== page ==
Check out last week’s top 10 over-performing Facebook posts from the current Democratic and Republican presidential campaigns, using data from our friends at CrowdTangle. Remember, these are posts that have seen significantly more engagement than the norm for their pages. By these metrics, pages are competing against themselves, not each other.
A special note to our readers-via-email: be sure to click through to the online version of this article to see the embedded posts. It’s well worth your time.
1. Donald J. Trump (12x)
Post no longer available, and here’s why.
2. Donald J. Trump (7x)
3. Joe Biden (5x)
4. Donald J. Trump (5x)
5. Donald J. Trump (4x)
6. Donald J. Trump (4x)
7. Donald J. Trump (4x)
8. Donald J. Trump (4x)
9. Joe Biden (4x)
10. Donald J. Trump (3x)
Explanation of the Scoring
These posts don’t represent the most-viewed pieces of content on Facebook (since that would almost entirely end up being dominated by the same small handful of large-audience Pages over and over). Instead, we list the posts that performed the best (using shares as the primary metric) against the organization Page’s OWN average (hence the word “over-performing”). To build the list, we CrowdTangle’s tracking system, which generates an average rate of growth for Pages over time (with at least 50 data points before a Page is scored). So, the "x" numbers listed above specifically represent how many more multiples of shares each post received compared with what the Page’s posts normally get. Note that we set a minimum bar of total engagement of around 500 shares or so.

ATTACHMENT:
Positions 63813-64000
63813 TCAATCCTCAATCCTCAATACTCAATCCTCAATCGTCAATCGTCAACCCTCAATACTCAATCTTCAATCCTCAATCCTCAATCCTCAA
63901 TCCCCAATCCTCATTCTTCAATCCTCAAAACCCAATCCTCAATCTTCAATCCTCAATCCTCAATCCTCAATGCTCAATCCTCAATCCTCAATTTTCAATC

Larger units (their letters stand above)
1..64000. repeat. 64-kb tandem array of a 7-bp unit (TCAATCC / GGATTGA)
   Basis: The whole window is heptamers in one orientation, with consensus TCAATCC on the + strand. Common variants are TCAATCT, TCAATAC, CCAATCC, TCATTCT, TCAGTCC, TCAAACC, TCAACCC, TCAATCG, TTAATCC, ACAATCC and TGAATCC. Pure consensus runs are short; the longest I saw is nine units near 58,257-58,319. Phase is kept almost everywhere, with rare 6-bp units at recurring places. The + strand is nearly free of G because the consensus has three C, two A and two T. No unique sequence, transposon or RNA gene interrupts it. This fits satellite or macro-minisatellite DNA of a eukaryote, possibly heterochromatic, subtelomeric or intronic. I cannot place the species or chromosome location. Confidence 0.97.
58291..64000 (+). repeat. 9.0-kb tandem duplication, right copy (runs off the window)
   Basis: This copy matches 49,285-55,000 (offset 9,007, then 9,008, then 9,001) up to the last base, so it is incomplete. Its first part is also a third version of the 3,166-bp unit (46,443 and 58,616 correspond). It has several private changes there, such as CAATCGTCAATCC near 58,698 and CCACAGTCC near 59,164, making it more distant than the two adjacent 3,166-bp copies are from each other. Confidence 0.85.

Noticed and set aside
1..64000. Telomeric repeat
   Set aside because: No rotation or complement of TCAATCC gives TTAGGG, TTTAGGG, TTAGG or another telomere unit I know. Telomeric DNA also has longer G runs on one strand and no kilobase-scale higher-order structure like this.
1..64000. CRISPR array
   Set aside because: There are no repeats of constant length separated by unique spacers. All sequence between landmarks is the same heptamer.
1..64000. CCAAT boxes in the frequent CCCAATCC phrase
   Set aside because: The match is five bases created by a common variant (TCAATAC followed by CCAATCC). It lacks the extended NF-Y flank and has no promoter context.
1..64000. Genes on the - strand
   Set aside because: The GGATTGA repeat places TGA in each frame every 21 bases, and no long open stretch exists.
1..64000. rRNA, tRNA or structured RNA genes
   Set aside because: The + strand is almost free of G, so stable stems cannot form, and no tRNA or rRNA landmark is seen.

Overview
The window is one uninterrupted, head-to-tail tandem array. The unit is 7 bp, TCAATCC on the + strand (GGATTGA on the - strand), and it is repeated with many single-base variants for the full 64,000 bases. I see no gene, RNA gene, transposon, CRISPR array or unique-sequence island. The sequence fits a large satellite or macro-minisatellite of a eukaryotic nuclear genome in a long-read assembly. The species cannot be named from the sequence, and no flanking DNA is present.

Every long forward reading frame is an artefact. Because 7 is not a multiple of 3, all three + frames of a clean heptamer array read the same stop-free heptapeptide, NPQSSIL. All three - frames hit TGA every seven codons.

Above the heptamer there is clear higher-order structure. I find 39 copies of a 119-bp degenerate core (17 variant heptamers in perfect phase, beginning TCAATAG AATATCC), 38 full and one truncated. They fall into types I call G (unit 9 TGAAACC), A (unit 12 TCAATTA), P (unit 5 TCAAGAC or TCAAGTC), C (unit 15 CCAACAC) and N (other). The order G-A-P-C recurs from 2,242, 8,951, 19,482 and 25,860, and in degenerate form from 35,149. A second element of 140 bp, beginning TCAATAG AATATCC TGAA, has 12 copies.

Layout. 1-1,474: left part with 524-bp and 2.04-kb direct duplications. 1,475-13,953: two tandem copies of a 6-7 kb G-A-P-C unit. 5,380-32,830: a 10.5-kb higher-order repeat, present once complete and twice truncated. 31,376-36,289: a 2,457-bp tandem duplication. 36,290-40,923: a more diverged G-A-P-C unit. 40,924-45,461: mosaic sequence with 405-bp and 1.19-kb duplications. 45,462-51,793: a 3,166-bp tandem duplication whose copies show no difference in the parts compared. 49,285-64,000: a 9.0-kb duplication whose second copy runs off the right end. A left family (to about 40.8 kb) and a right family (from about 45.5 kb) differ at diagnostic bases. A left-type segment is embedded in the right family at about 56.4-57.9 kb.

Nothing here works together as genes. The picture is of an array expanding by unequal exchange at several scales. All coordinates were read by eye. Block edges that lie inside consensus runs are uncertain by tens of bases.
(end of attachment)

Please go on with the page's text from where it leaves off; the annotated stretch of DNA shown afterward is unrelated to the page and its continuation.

CrowdTangle is a new tool that helps organizations easily keep track of what’s being shared on Facebook. Organizations can use it to find shareable content around their own issue area or to keep track of what affiliated Pages are posting on a regular basis. Launched in late January, the beta version of the tool is already being used by dozens of leading organizations across the country. If you want to see how it works, watch this short video: http://www.screenr.com/Iv1H
Photo by Daniel Schwen, via Wikimedia Commons
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